HS2: dead on arrival

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As the FT notes today:

The Green party is calling for the billions of pounds earmarked for HS2 to be diverted into a nationwide upgrade of local transport as part of its longstanding opposition to the contentious high-speed rail project.

Party co-leader Jonathan Bartley said the £88bn scheme, which has been beset by delays and cost overruns, made no economic sense. He said the line would do little to resolve the lack of public transport across much of the UK.

I agree with this, completely.

HS2 is a plan for an era that no longer exists. It is about saving ‘executive’ time in getting to London. It has always been about indifference to the countryside. It has always ignored the fact that it is a plan to support the south-east. And it has always glossed over the fact that it is a subsidy to those already wealthy, who are the only people who will be able to afford its fares, which are bound to be even more absurd than those already charged on West Coast routes.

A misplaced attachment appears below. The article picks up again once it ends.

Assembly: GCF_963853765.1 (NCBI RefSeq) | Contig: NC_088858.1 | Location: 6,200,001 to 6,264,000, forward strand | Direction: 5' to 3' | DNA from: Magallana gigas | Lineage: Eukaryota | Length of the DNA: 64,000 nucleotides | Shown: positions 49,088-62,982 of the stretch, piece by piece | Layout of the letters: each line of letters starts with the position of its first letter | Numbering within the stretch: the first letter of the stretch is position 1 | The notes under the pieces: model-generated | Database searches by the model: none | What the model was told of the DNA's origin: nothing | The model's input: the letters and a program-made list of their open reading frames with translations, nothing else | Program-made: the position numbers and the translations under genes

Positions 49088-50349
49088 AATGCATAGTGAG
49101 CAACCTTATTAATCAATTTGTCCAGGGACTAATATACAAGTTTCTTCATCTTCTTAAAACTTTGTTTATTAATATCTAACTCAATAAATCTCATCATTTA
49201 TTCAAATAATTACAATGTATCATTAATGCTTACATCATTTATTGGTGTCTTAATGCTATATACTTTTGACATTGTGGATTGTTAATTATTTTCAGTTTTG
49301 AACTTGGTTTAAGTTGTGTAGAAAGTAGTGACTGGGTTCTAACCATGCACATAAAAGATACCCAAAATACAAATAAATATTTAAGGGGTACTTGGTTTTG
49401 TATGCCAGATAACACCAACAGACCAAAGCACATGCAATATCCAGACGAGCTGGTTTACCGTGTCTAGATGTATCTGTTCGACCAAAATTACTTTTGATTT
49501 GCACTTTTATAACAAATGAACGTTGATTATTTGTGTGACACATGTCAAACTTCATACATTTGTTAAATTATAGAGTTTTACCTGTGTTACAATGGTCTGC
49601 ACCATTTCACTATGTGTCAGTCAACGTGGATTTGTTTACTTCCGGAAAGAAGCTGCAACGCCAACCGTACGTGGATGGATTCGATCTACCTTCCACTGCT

We do not need HS2.

We do need freight capacity to get lorries off roads.

We do need local rail capacity.

We need that local rail capacity to be more widely spread.

We need electrification of the Midland main line.

And throughout to South Wales.

And  across much of the North, where our rail system is a disgrace.

Scotrail needs major upgrading.

But we do not need another vanity scheme.

So I support the Green’s logic here.

What I do not support is their suggestion that the money ‘saved’ can be spent somewhere else. This is not true. Not spending is not saving. The money in question does not exist if it is not spent. The real issue is how can the resources that would have been wasted on this project be better used in the Green New Deal?

Some of my list is noted above.

Bit it’s also worth saying that the Green New Deal spend needs to be more than an HS2 a year. I have shown that this is possible. The need is to do it.